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8 Pandemic Lessons on ‘Meaningful Travel’

The Covid-19 epidemic reminds us why we explore—and what that means for your family travel plans in the future.

By Liliia DeCos

 

 

The past year has been a looooong and a weird one. And though there were countless worse tragedies in the world, the impact of the pandemic on traveling has been unprecedented.

But I would argue that the impact on our travel habits hasn’t been all bad.

 

The New York Times and other media outlets have begun to run stories about the switch from typical tourism to “meaningful travel”—leaving behind tour buses and Instagramable sights to instead travel for a purpose, whether it be meeting locals, connecting with family, exploring new areas independently or learning new skills.

For our family, for ROAM and for the many families who read it, “meaningful travel” is the meaning of travel. We’ve never traveled for any other reason. We know you don’t have to stay in an overwater bungalow or snap the perfect “golden hour” sunset shot to have an incredible experience on the road—one that both parents and kids learn from, together.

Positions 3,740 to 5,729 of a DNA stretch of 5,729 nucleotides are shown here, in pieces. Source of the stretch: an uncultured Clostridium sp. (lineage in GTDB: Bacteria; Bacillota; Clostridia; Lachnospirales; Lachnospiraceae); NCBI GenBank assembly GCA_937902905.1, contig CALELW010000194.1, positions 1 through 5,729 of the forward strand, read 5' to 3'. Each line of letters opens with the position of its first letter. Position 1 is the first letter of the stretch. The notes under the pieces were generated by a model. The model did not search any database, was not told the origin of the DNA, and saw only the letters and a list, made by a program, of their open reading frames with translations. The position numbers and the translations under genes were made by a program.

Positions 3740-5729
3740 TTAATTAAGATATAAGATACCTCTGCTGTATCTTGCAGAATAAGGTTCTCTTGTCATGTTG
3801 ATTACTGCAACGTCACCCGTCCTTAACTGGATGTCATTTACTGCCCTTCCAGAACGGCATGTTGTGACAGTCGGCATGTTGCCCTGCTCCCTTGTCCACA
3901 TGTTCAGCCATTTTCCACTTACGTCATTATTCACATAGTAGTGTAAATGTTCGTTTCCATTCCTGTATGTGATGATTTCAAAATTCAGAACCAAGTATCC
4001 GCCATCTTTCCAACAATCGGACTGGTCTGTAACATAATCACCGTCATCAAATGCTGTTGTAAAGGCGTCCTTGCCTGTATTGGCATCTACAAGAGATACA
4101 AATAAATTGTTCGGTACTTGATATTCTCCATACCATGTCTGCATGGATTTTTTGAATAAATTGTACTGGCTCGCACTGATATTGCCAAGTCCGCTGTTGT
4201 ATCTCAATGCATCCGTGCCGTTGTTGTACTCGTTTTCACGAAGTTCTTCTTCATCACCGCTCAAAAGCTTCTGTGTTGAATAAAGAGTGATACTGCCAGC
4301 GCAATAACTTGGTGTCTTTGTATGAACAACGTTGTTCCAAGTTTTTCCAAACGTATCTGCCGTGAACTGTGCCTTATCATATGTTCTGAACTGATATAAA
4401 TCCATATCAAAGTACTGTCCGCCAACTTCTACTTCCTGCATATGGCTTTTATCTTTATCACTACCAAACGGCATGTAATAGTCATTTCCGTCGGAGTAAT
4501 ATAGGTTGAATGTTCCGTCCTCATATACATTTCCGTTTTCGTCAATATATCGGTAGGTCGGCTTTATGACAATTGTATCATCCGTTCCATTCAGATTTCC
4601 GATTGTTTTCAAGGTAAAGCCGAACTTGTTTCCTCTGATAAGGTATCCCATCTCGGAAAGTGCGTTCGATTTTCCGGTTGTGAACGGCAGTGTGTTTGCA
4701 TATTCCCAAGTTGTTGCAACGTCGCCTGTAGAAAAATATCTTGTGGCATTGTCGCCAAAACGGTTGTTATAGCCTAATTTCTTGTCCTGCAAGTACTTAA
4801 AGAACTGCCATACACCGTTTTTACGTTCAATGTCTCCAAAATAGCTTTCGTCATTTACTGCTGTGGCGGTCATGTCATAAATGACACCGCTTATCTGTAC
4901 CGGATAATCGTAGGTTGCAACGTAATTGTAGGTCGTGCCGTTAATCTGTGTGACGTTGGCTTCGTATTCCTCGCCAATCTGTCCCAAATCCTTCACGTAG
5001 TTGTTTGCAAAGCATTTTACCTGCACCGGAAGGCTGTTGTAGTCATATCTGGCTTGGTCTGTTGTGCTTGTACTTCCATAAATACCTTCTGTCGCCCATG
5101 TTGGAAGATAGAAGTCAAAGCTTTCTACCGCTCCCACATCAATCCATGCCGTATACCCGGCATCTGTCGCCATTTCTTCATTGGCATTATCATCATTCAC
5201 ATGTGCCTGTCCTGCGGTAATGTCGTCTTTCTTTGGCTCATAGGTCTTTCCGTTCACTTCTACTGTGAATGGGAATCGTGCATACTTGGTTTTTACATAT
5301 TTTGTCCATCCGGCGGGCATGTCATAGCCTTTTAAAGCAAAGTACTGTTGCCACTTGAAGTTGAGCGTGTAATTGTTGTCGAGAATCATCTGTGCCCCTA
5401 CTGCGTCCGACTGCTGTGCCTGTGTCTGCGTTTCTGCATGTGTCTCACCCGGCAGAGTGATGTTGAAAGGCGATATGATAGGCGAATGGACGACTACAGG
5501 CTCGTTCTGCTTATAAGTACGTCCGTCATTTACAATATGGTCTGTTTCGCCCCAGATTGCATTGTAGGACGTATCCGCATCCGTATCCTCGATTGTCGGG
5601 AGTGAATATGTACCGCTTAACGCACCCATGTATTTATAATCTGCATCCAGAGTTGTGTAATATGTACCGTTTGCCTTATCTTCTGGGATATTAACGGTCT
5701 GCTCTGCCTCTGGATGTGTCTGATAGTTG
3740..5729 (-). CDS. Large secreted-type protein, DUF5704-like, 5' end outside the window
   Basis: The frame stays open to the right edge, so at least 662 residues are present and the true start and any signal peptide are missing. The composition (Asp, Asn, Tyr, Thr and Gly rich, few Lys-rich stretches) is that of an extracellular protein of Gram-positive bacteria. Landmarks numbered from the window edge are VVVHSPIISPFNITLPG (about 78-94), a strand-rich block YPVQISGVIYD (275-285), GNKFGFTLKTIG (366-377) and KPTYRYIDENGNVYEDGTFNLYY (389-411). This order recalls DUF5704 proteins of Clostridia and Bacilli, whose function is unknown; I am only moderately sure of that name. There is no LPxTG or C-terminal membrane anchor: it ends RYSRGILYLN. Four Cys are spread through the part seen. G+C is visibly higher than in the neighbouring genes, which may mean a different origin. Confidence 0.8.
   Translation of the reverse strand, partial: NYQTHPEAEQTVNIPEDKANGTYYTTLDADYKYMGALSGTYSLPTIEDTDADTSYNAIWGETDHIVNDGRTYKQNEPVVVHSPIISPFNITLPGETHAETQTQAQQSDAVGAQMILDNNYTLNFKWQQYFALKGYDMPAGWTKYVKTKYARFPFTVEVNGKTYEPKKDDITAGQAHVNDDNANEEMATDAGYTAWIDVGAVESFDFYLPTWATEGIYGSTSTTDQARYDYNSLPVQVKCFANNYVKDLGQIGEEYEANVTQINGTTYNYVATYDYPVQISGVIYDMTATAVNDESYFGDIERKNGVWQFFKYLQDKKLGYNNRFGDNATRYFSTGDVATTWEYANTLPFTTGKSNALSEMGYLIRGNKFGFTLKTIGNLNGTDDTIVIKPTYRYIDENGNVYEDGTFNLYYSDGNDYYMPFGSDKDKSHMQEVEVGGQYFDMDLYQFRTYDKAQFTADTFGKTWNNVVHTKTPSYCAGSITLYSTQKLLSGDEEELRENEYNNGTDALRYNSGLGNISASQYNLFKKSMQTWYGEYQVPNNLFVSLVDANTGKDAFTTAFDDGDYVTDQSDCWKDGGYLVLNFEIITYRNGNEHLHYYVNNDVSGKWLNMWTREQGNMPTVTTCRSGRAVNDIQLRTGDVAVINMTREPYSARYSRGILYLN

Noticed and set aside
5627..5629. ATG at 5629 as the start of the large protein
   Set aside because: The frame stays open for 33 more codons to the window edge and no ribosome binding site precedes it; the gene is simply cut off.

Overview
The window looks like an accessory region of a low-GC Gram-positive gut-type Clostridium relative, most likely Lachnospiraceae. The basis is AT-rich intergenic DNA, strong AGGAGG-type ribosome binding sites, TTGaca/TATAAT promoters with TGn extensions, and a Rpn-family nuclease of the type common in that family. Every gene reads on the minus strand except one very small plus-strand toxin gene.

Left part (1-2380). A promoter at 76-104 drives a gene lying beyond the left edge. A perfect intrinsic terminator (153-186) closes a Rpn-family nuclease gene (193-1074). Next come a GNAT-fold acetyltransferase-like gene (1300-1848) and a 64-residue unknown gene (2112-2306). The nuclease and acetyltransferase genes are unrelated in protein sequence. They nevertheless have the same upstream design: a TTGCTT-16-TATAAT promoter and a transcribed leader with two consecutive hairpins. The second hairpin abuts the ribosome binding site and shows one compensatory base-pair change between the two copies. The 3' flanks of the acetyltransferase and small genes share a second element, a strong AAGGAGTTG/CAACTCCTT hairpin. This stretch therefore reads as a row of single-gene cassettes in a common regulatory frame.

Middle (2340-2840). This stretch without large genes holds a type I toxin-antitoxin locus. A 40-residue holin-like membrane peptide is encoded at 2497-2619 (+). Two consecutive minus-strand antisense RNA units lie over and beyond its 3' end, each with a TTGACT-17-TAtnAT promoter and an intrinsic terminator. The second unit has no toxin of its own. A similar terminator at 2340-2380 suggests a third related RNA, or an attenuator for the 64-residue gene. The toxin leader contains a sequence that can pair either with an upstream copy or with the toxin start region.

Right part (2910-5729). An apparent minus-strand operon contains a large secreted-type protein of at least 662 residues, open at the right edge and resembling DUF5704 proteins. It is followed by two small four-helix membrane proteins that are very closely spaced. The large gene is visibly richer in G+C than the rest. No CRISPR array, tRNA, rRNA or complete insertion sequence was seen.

Lessons the Pandemic Taught Us About Travel

My husband, Jose, our two girls and I are full-time travelers right now, so when the pandemic hit we were preparing to set off on a year of sailing and world-schooling.

As the world shut down, we were forced to stay with friends and family in North America and Europe. We did so safely, following all the rules and had a fabulous experience. We watched many other families do the same—whether camping near home or road-tripping or negotiating safe air passage to an open destination.

The many months of “safe adventuring” and “shutdown contemplation” has taught us many lessons that are going to shape our family’s travels in the years to come.

1. Appreciate where you can go today because it might not be possible tomorrow.

While we can get upset about not being able to go to a certain far-flung destination right now, it’s important to be positive and think about where can we go, safely.

Last year we took for granted the possibility to go anywhere in the world—we can’t make that mistake again. Let’s appreciate every park, every beach, every state and every country that welcomes visitors and be very happy for the simple fact that we are not under a lockdown in our home.